HTML/JS: Using Radio Inputs to Change a Form’s Action

Brackets LogoHave you ever wanted a selection, via radio inputs, to change the outcome of a submit button’s action?

For a simple solution, you may have come to the right place.

Amidst revisions to a web project at my job, I found myself needing to answer the above question. I had to demonstrate a relatively simple user-experience requirement: provide a list of radio inputs that would control the user’s destination once they hit a contextual “submit” button. Fortunately, one of our lead web developers walked me through an incredibly simple inline javascript solution. It worked on the first try, and it’s so simple that I felt compelled to share it.

If you’re feeling adventurous, I’ve zipped up a folder directory at the bottom of this post, which has an example site to peruse and use as a template.

For some initial context, here’s a live demo of what we’ll be recreating. There’s more intentional formatting and CSS in the live demo, but I wanted to strip the instructions down below to the bare essentials.

Javascript is involved here, but there’s so little of it that it didn’t feel cumbersome to just write inline. Building the code and referencing it into its own separate .js file is ideal, but a separate file for two lines of code felt a bit convoluted for this example.

1. Getting Started

First make a few pages: your index.html, and at least two other pages named “page1.html” and “page2.html” respectively for this example. Place them all in your root directory (we’ll need these so your button has two different places to take the user).

In your index page, build a form with some inputs — two radio inputs and a submit input. The following code should go between your <body></body> tags, like this:


<input type="radio" name="input" />
<input type="radio" name="input" />
<input type="submit"/>


2. Identify Elements

Next is identifying your <form> so your inline javascript will know what to target — in this case we’re giving it the ID, “radio-submit”:

<form id="radio-submit">

3. Write Some Javascript

Finally, we need to write some javascript inline with the HTML to make its various elements talk to one another. Within your <input type=”radio”> elements, add this onclick event:

<input type="radio" name="input" onclick="document.getElementById('radio-submit').action='page1.html';"/>

*Make sure to add this to each radio input, changing the “.action” value of each so the submit button changes accordingly.

Tip: We can repeat the last two steps to produce other affects when a radio button is selected, such as changing the text within the submit button. This gives the user some feedback by letting them know their selection has been immediately recognized. To do this, append the inline javascript with an additional onclick event (and don’t forget to give your submit button an ID to match — in this case we’re using “button-submit”). It would look like this:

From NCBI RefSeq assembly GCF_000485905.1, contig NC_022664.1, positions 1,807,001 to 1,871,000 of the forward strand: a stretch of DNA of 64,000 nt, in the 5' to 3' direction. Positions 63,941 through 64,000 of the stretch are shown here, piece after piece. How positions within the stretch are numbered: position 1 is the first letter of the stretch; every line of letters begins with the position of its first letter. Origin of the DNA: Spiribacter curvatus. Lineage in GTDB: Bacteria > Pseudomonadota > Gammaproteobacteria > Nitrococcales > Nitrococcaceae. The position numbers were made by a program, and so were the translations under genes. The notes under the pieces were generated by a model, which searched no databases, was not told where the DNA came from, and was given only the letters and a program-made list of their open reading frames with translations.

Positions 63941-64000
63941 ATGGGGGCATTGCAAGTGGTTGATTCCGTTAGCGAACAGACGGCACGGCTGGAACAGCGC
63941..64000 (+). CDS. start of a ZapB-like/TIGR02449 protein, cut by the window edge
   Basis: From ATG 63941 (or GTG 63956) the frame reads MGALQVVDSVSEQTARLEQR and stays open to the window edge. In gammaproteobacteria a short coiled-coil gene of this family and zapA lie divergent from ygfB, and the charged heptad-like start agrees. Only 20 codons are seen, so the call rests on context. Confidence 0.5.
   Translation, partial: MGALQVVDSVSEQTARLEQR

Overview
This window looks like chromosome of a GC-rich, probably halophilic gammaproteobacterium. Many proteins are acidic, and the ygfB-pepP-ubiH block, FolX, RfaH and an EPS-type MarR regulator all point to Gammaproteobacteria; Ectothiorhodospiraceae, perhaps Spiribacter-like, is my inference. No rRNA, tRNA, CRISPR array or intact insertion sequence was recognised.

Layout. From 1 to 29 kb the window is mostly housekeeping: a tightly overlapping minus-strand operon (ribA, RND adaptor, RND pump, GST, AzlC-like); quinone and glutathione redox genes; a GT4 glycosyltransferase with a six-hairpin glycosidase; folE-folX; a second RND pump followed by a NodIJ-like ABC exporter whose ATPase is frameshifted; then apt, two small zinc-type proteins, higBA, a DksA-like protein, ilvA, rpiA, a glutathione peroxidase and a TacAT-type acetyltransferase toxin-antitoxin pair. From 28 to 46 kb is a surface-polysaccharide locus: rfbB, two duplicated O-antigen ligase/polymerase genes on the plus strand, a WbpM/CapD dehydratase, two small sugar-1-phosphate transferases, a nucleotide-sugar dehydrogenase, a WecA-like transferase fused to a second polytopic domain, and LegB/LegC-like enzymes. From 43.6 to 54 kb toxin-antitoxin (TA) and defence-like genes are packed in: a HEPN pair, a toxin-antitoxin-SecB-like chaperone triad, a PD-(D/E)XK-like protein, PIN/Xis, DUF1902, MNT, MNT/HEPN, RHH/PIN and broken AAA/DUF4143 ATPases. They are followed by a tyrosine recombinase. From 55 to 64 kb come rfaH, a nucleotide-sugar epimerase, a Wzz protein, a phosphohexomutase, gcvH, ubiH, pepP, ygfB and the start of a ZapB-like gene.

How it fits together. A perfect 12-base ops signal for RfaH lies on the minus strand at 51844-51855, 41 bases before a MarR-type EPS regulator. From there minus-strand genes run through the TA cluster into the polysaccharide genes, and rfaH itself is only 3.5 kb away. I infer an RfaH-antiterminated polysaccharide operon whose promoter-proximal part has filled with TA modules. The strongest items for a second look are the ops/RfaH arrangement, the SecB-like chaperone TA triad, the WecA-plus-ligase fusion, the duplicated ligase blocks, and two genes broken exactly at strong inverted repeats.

<input type="radio" name="input" onclick="document.getElementById('radio-submit').action='page1.html'; document.getElementById('button-submit').value='Go to Page 1';"/>

4. All The Code

With some <label>’s to help spell out what’s going on and define each input, we should wind up with the following code between your <body> tags:

<form id="radio-submit">

<input type="radio" name="input" onclick="document.getElementById('radio-submit').action='page1.html'; document.getElementById('button-submit').value='Go to Page 1';"/><label>Take me to Page 1</label>
<input type="radio" name="input" onclick="document.getElementById('radio-submit').action='page2.html'; document.getElementById('button-submit').value='Go to Page 2';"/><label>Take me to Page 2</label>
<input type="submit" id="button-submit" value="Select Your Destination"/>

Go ahead and load your index page, select one of your two options, and then hit the button. You should be taken to the page you selected! Go back and choose the other option to make sure everything is being routed correctly. If something isn’t working, check out the zipped directory below for local reference, or inspect the live demo in your browser to compare results.

Lastly, here’s a link to a zipped folder of the live demo incase you’d like to keep a copy for reference, or  just wanted to cut to the chase and dig into it at your own rate.

That’s all folks…unless you have comments and/or questions for me, which you’re more than welcome to share below. I hope this proves as helpful to you as it was to me.


3 thoughts on “HTML/JS: Using Radio Inputs to Change a Form’s Action

  1. hello Andrew, i read your posts related to photoshop and i have a question; if i want to insert several images (about 10 to 15 images) in one letter knowing the dimensions 30*45 cm how could this be done and thank you

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